In wake of UN Watch’s campaign, the World Health Organization has now announced it is reviewing the role of its Goodwill Ambassador James Chau, a news presenter with China Central Television, according to an exclusive report on May 29 by the Financial Times:
The World Health Organization has launched an internal review into the position of one of its celebrity ambassadors who was involved in the airing of an allegedly forced confession on Chinese state television.
The UN agency told the Financial Times it was reviewing the role of James Chau, a high-profile television news anchor with China’s state broadcaster who has been a goodwill ambassador since 2016.
Mr Chau presented a programme on state-owned China Central Television that in 2013 aired a confession by British businessman Peter Humphrey, which he alleges was filmed under duress. Mr Humphrey was sentenced to two and a half years in prison after becoming embroiled in an investigation into pharmaceuticals group GlaxoSmithKline.
Since being deported from China and contesting his conviction for allegedly obtaining information illegally, he has said that journalists from CCTV filmed him reading a fake confession prepared by Chinese police as he sat locked to a chair inside a metal cage.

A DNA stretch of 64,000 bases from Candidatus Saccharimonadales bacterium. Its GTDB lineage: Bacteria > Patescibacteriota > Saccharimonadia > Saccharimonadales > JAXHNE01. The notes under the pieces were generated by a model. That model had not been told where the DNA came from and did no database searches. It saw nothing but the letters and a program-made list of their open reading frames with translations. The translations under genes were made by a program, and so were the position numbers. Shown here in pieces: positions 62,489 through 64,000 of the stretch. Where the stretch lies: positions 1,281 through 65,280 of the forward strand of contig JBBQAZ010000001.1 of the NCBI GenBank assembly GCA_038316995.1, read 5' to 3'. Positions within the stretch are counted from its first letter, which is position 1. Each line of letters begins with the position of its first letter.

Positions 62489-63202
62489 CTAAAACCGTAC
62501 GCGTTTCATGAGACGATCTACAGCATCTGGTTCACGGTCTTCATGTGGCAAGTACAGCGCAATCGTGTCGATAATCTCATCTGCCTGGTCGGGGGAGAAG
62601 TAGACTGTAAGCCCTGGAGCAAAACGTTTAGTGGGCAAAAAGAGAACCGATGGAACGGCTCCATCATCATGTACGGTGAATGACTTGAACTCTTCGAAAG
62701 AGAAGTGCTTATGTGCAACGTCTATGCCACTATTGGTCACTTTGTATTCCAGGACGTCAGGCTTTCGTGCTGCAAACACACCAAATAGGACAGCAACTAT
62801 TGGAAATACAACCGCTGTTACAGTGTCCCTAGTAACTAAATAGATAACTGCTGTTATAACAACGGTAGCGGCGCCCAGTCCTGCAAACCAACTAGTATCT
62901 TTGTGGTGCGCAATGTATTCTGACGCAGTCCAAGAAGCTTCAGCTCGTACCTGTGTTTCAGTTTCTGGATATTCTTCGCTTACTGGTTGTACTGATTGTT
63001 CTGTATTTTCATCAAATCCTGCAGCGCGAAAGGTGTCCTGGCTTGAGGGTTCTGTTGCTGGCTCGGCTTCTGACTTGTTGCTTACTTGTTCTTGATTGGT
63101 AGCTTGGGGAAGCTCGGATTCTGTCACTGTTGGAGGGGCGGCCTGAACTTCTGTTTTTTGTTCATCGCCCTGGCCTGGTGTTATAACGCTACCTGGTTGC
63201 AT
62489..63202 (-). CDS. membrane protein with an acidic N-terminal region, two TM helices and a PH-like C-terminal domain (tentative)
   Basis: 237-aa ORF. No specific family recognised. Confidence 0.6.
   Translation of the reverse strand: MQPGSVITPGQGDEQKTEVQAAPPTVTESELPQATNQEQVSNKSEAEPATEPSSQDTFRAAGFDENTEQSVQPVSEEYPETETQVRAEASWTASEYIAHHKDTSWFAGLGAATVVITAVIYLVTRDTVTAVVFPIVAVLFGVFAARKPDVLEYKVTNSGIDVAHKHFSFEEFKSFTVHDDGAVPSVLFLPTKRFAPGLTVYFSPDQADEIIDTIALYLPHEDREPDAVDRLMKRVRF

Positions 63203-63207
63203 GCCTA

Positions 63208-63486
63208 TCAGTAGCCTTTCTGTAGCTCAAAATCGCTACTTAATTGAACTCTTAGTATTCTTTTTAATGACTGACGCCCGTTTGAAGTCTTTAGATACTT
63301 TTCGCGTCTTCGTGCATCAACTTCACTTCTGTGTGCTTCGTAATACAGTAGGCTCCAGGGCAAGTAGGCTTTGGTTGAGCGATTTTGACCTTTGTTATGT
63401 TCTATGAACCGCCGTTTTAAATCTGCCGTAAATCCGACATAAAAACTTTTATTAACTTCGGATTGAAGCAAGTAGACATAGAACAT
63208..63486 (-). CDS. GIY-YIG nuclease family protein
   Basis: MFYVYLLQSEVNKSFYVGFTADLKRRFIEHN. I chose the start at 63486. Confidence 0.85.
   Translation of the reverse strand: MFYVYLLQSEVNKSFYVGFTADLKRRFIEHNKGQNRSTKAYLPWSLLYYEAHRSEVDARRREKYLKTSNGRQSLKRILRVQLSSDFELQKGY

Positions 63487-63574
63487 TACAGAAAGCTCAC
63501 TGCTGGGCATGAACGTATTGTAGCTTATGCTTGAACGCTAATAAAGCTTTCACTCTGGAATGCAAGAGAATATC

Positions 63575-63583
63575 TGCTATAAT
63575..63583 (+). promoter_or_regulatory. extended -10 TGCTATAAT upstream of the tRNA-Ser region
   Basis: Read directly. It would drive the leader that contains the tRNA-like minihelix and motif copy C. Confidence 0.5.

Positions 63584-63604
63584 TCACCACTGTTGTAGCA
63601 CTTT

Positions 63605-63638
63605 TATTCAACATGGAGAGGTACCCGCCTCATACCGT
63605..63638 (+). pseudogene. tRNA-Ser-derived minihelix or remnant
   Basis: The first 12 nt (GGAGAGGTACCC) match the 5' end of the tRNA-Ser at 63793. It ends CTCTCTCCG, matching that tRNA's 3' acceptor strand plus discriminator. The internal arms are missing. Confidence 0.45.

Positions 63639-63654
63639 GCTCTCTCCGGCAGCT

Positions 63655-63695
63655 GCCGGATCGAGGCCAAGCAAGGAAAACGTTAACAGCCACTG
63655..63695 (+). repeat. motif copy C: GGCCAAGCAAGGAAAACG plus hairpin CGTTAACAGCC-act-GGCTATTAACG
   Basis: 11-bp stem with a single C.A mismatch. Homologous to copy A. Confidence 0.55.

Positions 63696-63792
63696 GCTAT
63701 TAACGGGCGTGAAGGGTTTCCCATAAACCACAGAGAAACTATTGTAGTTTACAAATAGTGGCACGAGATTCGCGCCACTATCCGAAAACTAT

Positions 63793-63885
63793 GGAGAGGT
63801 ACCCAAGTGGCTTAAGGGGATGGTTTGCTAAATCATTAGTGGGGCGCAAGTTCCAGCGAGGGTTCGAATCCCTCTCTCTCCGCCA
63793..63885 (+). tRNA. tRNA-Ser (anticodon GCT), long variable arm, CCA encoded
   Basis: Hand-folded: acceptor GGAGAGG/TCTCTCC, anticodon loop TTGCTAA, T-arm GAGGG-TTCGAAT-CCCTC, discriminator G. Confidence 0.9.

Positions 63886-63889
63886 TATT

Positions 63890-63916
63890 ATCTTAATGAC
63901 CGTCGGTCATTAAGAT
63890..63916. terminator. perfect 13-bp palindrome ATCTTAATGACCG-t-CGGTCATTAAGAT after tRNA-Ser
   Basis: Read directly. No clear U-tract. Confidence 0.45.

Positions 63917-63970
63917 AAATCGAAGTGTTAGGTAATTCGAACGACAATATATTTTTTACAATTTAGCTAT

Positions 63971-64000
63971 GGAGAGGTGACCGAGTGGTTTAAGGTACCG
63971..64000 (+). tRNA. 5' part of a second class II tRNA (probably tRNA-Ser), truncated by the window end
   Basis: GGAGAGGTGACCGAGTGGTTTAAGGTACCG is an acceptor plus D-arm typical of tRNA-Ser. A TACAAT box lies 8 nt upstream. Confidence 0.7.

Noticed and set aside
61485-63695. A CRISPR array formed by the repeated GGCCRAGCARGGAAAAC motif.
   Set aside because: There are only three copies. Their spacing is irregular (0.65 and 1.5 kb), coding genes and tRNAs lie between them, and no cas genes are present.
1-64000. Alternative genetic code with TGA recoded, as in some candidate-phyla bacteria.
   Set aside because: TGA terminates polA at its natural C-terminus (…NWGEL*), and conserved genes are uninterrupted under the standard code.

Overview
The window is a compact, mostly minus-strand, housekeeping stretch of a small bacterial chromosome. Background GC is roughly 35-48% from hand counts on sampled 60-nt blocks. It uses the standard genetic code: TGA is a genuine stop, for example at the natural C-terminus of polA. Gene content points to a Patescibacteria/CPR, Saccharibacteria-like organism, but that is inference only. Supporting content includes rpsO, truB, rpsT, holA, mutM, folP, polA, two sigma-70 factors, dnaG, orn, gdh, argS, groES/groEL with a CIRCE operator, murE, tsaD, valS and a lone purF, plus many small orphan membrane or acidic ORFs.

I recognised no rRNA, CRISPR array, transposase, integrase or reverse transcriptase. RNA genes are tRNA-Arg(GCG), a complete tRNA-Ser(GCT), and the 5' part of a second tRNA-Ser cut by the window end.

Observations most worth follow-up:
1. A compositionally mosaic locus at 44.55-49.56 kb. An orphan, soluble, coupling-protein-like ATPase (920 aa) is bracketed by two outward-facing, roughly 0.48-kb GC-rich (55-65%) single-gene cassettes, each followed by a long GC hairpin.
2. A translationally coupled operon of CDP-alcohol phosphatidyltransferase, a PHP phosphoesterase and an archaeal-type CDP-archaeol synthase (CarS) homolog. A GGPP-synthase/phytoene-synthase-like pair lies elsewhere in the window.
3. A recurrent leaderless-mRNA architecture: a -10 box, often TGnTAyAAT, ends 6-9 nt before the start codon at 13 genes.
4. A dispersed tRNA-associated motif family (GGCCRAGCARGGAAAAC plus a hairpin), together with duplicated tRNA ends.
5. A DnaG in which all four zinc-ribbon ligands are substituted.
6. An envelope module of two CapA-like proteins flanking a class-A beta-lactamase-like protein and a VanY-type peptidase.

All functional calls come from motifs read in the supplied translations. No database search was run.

The FT further reports:
The WHO said in a statement: “The matter is taken seriously, as any such complaint would be. It is currently under internal review, and therefore cannot be commented on.”
Neither Mr Chau nor China Global Television Network, the international arm of CCTV, responded to requests by the FT for comment.
Scrutiny into Mr Chau’s role comes as the WHO faces criticism for its close relations with China, including its praise for Beijing’s early handling of the coronavirus outbreak. It has since been claimed that Beijing suppressed early warnings by medical professionals and experts.
FT Exclusive: The World Health Organization has launched an internal review into the role of James Chau, a news anchor and celebrity ambassador who was involved in the broadcast of an allegedly forced confession on Chinese state television https://t.co/ISD4jJQ1wi pic.twitter.com/EfMy4rbozX
— Financial Times (@FinancialTimes) May 29, 2020